For years now, fats have been pictured as the bad guys. They have been accused of causing obesity problems, heart diseases and food related conditions like diabetes. But, the truth is, not all fats are bad and before you repudiate fats, it is important to know the various types of fat.
In this article, I will share sources of healthy dietary fats. Read this article and you will know which fats are good for your body and which will just make you fat and may harm your health. Without knowing which fats are good and which are bad, you will likely never be able to lose weight and keep it off.
Benefits of ‘good fats’
The human body needs fat to function. The fats that are taken in by the body are converted into cholesterol by the liver. Cholesterol too is essential for the body. It plays a vital role in producing hormones, bile acids and Vitamin D. The fats in the body other than cholesterol are known as fatty acids.
‘Good fats’ or ‘healthy fats’ are essential for the body in many ways:
- Energy: They are an important source of energy.
- Digestion: Fats in foods prolong the digestive process so that the body has time to absorb more nutrients from food.
- Health: They keep the skin and hair healthy
- Brain: Half the weight of the human brain is fats and is essential for a number of brain functions like learning, memory retention and mood regulation.
- Cells: Fats keep the cells flexible and help in building cell membranes. Fats also act as cushions for the delicate organs of the body.
- Heart: They reduce the risk of developing a number of serious heart diseases. They also provide energy for the heart to keep pumping blood.
- Nerves: Fats protect nerves and speed up the electrical transmission of nerve impulses
- Diseases: They play a role in averting conditions like Alzheimer’s disease and depression. They may even be effective in arresting cancer
Healthy fats and their sources
Healthy fats may be divided into three:
Monounsaturated fats: These turn cloudy at low temperatures. These healthy fats are mostly found in plant oils like olive oil, canola oil and peanut oil. Monounsaturated fats are also found in nuts like almonds, peanuts, avocados, pecans and hazelnuts. They are present in some seeds too. Examples include pumpkin seeds and sesame seeds.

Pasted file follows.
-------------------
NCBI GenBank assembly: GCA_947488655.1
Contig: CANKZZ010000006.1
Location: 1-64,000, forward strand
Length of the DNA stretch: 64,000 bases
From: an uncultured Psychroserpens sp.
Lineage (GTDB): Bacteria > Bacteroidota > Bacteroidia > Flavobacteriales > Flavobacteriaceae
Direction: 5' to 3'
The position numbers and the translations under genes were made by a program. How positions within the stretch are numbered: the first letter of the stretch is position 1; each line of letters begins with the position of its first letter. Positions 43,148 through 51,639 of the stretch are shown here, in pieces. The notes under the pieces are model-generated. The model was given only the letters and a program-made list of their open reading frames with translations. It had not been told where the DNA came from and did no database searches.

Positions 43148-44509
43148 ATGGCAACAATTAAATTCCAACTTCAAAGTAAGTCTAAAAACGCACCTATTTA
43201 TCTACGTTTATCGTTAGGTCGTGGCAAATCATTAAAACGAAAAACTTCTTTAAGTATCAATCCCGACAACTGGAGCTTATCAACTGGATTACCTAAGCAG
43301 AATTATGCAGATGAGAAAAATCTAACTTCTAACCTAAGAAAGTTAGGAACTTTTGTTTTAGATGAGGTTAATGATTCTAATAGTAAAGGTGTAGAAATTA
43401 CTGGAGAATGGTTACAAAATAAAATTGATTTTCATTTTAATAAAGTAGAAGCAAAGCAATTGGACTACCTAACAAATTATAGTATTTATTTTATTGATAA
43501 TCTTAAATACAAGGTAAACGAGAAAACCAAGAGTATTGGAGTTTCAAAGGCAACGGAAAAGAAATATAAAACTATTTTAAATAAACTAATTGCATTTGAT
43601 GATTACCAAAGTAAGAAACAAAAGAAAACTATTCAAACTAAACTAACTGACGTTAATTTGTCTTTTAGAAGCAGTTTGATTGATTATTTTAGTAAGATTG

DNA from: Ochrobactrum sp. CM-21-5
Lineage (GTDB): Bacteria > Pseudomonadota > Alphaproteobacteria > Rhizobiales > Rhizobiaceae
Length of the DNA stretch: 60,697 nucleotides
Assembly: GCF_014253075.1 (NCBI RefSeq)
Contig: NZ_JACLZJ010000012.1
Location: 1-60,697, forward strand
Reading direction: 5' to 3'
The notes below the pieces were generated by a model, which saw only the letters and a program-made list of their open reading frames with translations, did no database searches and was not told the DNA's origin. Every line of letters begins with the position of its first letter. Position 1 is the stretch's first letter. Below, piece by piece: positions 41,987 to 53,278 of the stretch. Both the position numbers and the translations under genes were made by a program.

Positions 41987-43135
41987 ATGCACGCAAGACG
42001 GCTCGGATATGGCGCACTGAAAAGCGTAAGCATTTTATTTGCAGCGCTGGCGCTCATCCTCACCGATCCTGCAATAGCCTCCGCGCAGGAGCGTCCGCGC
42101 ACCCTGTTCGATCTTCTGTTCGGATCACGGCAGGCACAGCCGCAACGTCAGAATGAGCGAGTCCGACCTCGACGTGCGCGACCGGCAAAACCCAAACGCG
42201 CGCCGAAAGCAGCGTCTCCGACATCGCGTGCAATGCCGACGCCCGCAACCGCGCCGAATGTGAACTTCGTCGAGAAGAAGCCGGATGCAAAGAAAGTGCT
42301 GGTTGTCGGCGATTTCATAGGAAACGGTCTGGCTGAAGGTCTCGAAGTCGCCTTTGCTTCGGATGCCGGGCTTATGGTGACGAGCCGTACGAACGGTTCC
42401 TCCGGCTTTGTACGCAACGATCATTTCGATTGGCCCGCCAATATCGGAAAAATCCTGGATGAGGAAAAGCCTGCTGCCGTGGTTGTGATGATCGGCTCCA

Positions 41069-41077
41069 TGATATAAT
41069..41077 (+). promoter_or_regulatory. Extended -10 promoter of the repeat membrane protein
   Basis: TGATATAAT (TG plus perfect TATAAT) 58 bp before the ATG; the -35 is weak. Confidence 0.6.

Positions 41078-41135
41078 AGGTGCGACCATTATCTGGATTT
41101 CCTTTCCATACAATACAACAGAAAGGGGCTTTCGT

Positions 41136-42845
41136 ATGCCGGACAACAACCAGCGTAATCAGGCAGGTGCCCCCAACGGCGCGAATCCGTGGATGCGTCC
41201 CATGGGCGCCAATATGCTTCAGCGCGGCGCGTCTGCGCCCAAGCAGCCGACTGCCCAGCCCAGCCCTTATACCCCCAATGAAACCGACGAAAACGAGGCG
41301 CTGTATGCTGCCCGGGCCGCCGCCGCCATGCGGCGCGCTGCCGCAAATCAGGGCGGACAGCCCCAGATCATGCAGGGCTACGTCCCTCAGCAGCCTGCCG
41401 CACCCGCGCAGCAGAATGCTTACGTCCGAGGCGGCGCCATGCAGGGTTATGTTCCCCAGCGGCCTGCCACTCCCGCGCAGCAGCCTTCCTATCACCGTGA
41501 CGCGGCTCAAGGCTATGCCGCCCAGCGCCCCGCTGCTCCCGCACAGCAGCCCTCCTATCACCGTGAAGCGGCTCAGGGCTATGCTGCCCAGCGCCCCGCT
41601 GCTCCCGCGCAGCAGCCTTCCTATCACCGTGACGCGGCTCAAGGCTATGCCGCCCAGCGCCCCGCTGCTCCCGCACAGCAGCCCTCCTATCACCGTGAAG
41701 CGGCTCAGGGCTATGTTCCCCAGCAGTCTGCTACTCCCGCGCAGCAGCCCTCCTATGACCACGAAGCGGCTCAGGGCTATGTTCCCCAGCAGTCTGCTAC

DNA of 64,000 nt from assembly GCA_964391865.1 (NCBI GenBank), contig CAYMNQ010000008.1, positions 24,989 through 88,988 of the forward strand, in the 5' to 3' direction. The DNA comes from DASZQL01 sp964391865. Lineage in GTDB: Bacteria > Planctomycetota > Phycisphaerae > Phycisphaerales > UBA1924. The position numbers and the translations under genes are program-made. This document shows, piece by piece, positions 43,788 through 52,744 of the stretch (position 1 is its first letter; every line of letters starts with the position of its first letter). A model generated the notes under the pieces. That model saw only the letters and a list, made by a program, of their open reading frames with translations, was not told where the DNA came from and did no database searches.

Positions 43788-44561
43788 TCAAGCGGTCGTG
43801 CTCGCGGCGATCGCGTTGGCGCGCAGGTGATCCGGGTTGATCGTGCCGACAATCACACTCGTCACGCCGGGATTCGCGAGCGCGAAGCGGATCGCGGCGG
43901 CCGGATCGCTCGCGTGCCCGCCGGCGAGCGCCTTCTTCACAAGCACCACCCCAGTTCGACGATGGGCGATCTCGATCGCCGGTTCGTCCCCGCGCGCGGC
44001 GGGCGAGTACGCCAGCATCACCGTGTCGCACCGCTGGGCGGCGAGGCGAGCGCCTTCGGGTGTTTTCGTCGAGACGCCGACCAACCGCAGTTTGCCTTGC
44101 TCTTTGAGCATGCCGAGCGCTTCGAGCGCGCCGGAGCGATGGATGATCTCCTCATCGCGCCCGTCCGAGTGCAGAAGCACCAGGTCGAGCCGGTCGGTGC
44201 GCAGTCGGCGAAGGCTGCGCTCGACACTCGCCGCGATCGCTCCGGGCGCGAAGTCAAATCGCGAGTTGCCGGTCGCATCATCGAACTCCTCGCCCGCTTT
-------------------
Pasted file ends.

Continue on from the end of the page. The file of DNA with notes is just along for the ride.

Polyunsaturated fats: These are liquid at all temperatures and include omega-3 fatty acids which are highly beneficial for the body. Polyunsaturated fats are found in flaxseeds, flaxseed oils, sunflower, corn and soya bean. They are also found in nuts like walnuts. They are abundant in certain kinds of fish.
Omega-3 and Omega – 6 fatty acids: Omega-3 fatty acids are essential fatty acids, meaning that the body cannot make these fatty acids although they are important for good health. These fats are anti-inflammatory and protect the body from a number of infections. They also regulate the clotting of blood and assist in keeping the brain healthy. Omega-3 fatty acids play a role in preventing cardiovascular diseases as they prevent the deposit of fats in the arteries. They also protect the body from liver cancer. Omega-3 increases the amount of grey matter in the brain and keeps depression at bay. By eating foods rich in Omega-3, it is possible to prevent brain lesions that ultimately result in memory loss and dementia.
Omega-3 fatty acids are found in fatty fish like salmon, mackerel, sardines and herring. It is also found abundantly in flaxseed oil and walnuts.
It is important to note that in a healthy diet there should be a relation of about 2:1 – 4:1 between omega-6 and omega-3 fatty acids. In most western diets, this ratio is skewed as most of us eat a lot more omega-6 than we need.
The human body needs fats to perform vital functions. So, healthy fats are essential for the body. But, when you start eating too much fat from unhealthy sources, you put yourself in great danger. Therefore, it is important to know your fat before you eat it!